That's actually a hip hop song by...oh this is embarrassing, I can't remember his name. Anyway, the story behind that title was one night my wife and I were sitting around listening to music and getting weird. I think there was a lot of booze involved and we were listening to that hip hop song and having a laugh. It was a good night for us. When I wrote that song about her, I just kinda stole that...oh, it was Ja Rule! Sorry, I was trying to think of the dude. It was a lyric in a Ja Rule song and it's pretty horrible, but we were laughing and dancing and getting weird. When I wrote that song that's why I threw that title on there.
How do you feel about fans getting Alkaline Trio tattoos?
It's amazing, it never gets unexciting for me. It blows me away even to this day that people do that for us, they do it for themselves, but they do it for us as well. Its crazy, its such an amazing thing to do. Its hard to explain, its hard to put it into words, its awesome.
Both Mike Park and Brendan Kelly recently became parents. Does it seem like a punk rock family is sprouting up around you?
People get older, they fall in love, they're with someone they want to be with and that's what happened. Brendan is a great father to both of his kids. Mike Park is a great father to both of his kids. It's fun to see my friends and their kids. Me and my wife and daughter were up in Chicago the last holiday season and getting my daughter together with Brendan's kids was pretty amazing. My daughter and his son aren't too far apart in age. She's a little older than him, but they're really cute together and it's just fun to see that kind of thing. It's so weird.
You have a solo project called The Emergency Room, can you tell me a little bit about that?
Yes, Dan Andriano is The Emergency Room. It's just something I wanted to do. I've had these songs, some of them I've had for years, some of them are brand new. I recorded the whole thing myself, I wanted an outlet for different kinds of stuff. Eventually, I want to turn it into a full band, but right now I just got time to do it myself. I'll be doing some shows, the record comes out August 9, it's called Hurricane Season and that's gonna be on Asian Man Records.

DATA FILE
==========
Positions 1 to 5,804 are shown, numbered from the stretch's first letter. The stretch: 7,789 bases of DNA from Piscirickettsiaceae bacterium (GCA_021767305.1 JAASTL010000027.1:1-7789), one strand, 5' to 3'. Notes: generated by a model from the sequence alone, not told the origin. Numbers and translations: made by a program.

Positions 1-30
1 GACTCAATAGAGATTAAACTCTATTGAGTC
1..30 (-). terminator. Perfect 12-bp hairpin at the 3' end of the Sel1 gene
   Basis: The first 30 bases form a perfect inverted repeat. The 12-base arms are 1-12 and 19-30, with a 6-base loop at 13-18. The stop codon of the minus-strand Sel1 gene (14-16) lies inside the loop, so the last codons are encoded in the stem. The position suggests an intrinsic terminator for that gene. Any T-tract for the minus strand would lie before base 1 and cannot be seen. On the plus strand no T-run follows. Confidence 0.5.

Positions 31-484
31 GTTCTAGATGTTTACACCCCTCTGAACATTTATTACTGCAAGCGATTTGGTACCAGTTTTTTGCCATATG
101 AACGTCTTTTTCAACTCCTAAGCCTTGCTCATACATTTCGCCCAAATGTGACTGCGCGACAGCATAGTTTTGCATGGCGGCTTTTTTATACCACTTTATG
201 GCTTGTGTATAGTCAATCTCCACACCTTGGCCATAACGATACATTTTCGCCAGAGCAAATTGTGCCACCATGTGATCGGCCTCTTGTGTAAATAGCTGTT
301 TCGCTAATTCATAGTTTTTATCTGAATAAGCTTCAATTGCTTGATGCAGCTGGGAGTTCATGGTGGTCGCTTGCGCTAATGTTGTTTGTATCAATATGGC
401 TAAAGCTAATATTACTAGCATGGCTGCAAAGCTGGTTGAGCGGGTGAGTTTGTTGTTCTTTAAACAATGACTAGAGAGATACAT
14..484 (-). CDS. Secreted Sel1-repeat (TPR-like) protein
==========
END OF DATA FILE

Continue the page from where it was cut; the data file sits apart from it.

I'm gonna be doing some shows around the southeast in September, then I'm going overseas with some really good friends for a thing called The Revival Tour. I'm gonna try to get out west, I've never played shows out on the western half of the states. I'd love to come to Arizona for sure.
I must ask- do you think The Falcon or Slapstick will do anything in the future?
Slapstick just played in San Francisco. We did the Asian Man Records anniversary party, which was fun, it was really cool to see those guys again. The Falcon is kind of a revolving door misfit cast of characters and I'm not sure if I'll ever do anything with it again, hopefully I will. The Falcon is all about Brendan and whatever he's got going on at the time. It's whenever we're in the same place at the same time, it would cool to be part of it again.
What have you been listening to lately?
I'm really into this Swedish folk singer who goes by The Tallest Man on Earth. I think he put out an EP this year. That guy is one of the best guitar players I've ever heard, very simple, very beautiful songs.
I'm amazed at how much he sounds like Bob Dylan.
I thought that the first couple times I ever heard him, but I don't even hear that anymore, honestly. I hear the influence. When I first put it on I was like, 'oh that sounds like Bob Dylan,' but now I really feel like its more of his own thing than I thought at first.
Aside from The Emergency Room upcoming album and tour, do you have any big future plans?
I'm gonna have my hands full for awhile.